Saturday, May 21, 2011

Read and Let Read

Scott D. Parker

I'm almost to the end of my first season of American Idol. After nine years of not bothering to watch nor even caring that I didn't, my wife and I jumped in to the Idol bandwagon with both feet. I've watched all the episodes, read the recaps at Entertainment Weekly and MSNBC, joined the Facebook page, and dang near downloaded a couple of tunes (Casey Abrams's Nature Boy, James Durbin's Will You Still Love Me, and Haley Reinhart's House of the Rising Sun being my favorite performances of the season). Ironically, I never voted. Didn't feel like exposing all of my Facebook friends to the Idol coffers.

We viewers have been blessed with a number of contestants that perform widely varying styles. Jazz, soul, rock and roll, country, gospel, and good old fashioned pop. As fun as it is for me to hear these different types of music--as they naturally follow my own eclectic tastes--I've marveled at how far some of singers reached. Who would have thought the self-professed "jazz head" Casey would reach the final six? How about soulful Hailey who just bowed out this week?

As I read through the comments on the multiple pages, one thing I noticed is, unfortunately, not all that surprising. There's a serious amount of vitriol among the Idol faithful. Followers of rocker James don't like country crooners Scotty McCreery or Lauren Alaina. The country fans hated the growly Haley and Casey. The multitude that enjoyed Pia Toscano's brand of singing discounted the gospel singing of Jacob Lusk. I'm not talking mere "I don't prefer this type of singing" type talk. There's some serious middle-school, only-children-can-be-this-hateful stuff going on here. I can't really understand it. Well, I do. We're human, and we like to make silos and shoot missiles at other things.

The folks in the mystery community are different, at least that's my impression. We have a big tent in here, room enough for everyone. We've got readers who loved hard-boiled action tales and would never, ever read a cozy. We've got traditional mysteryists who think the modern noir stuff is just too violent. We've got everyone. But I don't really hear hurtful bombs lobbed at the other parties. Many of us read different sub-genres of the mystery and crime fiction family, but not all. And it's my impression that even the most devoted follower of one sub-genre doesn't usually take pot shots at another.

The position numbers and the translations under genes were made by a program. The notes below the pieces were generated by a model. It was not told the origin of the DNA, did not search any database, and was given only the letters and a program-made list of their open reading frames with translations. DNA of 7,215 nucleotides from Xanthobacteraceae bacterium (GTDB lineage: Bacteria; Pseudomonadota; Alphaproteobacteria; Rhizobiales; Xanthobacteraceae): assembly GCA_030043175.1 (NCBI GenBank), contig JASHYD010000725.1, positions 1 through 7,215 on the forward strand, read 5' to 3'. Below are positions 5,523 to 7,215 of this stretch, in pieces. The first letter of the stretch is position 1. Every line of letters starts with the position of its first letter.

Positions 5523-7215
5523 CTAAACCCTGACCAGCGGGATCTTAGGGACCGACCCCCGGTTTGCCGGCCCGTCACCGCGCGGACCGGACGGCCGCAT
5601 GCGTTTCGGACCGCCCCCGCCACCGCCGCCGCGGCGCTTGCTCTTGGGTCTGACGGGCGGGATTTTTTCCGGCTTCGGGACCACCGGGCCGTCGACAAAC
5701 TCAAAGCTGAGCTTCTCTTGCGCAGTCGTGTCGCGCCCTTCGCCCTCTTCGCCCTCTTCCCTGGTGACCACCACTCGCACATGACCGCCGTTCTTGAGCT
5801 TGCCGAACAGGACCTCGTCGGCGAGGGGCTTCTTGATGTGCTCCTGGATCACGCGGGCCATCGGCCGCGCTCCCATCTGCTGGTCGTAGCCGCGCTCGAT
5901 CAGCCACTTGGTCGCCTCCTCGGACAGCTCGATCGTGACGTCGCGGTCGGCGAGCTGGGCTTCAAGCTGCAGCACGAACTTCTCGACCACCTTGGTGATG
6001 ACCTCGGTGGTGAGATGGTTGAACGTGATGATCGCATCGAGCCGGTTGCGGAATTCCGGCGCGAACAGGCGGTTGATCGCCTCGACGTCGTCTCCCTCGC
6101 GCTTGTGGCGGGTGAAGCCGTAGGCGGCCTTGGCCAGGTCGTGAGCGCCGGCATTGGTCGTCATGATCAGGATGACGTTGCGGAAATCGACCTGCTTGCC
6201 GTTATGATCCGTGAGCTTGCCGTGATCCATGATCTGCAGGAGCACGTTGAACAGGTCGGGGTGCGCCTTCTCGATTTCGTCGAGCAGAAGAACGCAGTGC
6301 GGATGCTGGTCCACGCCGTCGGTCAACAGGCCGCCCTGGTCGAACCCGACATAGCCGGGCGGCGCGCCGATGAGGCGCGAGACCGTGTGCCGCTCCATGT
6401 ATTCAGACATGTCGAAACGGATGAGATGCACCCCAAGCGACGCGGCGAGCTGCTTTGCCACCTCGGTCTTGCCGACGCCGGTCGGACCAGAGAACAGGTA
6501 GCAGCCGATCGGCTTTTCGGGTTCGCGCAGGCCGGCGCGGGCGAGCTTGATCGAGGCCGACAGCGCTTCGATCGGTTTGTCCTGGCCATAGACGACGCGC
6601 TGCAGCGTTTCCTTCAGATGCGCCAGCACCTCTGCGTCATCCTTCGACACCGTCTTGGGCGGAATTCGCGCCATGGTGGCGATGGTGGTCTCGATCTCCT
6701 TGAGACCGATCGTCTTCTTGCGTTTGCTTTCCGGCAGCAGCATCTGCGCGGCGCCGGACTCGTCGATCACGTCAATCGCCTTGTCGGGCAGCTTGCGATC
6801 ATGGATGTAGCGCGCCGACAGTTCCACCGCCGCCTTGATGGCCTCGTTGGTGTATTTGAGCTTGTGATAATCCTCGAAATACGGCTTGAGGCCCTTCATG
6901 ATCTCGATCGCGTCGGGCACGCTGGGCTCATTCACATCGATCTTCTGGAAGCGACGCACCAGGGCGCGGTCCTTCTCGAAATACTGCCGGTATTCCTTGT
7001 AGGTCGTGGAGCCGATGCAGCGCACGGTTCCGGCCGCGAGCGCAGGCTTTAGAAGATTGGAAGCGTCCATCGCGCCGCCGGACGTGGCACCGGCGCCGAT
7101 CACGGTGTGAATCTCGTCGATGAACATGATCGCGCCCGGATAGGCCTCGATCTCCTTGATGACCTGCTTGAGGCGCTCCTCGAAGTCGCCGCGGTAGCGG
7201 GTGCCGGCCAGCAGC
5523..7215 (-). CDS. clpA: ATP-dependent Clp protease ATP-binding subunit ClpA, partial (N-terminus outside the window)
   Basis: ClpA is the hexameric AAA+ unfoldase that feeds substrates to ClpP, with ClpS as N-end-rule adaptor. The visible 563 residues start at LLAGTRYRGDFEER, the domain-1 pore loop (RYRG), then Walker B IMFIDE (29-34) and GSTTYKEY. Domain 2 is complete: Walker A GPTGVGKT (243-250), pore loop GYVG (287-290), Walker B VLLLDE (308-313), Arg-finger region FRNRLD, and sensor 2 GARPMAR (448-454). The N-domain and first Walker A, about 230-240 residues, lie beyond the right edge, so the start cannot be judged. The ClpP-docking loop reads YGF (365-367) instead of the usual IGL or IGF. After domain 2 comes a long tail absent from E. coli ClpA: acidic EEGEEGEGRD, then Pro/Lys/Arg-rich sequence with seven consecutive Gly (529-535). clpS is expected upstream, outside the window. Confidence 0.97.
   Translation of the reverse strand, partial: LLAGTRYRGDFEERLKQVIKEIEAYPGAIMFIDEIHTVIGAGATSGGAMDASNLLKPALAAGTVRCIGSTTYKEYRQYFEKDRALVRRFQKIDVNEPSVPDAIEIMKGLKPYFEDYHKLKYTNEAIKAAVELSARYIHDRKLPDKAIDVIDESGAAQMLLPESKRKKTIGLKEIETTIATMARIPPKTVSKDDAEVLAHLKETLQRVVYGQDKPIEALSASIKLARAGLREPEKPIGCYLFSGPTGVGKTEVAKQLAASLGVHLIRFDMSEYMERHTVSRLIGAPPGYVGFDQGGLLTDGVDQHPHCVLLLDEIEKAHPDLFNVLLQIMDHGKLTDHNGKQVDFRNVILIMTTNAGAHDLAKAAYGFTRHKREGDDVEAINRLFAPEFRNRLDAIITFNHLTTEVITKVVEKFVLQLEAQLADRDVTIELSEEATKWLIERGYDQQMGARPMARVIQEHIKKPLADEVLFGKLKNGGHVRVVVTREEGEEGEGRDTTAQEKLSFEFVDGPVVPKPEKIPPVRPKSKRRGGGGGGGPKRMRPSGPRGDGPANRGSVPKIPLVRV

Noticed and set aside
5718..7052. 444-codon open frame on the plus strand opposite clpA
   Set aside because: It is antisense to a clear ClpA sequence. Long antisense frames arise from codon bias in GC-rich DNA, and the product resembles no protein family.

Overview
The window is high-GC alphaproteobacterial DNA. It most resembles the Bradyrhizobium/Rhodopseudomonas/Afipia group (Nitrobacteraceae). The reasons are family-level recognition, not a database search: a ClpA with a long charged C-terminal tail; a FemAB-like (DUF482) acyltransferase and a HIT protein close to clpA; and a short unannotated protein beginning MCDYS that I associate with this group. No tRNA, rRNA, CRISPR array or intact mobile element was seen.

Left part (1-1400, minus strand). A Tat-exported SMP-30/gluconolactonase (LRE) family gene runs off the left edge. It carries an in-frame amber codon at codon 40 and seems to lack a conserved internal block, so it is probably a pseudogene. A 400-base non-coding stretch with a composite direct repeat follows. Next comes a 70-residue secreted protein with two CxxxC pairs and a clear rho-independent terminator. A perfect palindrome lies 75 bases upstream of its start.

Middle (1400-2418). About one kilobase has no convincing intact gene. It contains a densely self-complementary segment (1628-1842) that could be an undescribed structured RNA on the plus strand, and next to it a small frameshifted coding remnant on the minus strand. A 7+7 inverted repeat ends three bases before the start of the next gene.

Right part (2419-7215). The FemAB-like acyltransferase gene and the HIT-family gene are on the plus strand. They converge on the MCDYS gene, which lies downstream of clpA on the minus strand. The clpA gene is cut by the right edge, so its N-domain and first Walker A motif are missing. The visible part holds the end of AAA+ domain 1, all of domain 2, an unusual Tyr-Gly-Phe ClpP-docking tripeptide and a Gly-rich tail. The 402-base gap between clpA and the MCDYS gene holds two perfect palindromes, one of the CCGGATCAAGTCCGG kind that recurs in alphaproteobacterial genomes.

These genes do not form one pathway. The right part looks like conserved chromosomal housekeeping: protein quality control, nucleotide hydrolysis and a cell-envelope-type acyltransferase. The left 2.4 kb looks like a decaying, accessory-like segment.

Live and let live, or, rather, read and let read.

Why, do you suppose, we're like this? Are we different than the American Idol fandom? What makes us mysteryists accept other genres within our field without resorting to name-calling?

Movie of the Week: Tangled. Watched this for the first time last night with the family. Just about the funniest movie I've seen in a long time. It pretty much had it all. Loved the singing as it's been a few years since Disney did the full-on "Animated Broadway" thing. The horse, Maximus, just about stole the show. Where's the animated short featuring him?

1 comment:

Joelle Charbonneau said...

Most of the time mystery readers are totally accepting of all subgenres under the umbrella. However, I have seen some moments of discontent here and there. I just think those that express that discontent are careful to do it in private instead of in public. Publishing is a small business and no one wants to be labeled as having a bad attitude.

Still, I think you are right that most mystery fans are pleased to see the success of book in the genre no matter if the book is noir, hardboiled, cozy or one of the other crime fiction subgenres. A rising tide raises all boats. I am hoping the mystery tide keeps rising and we all are along for the ride.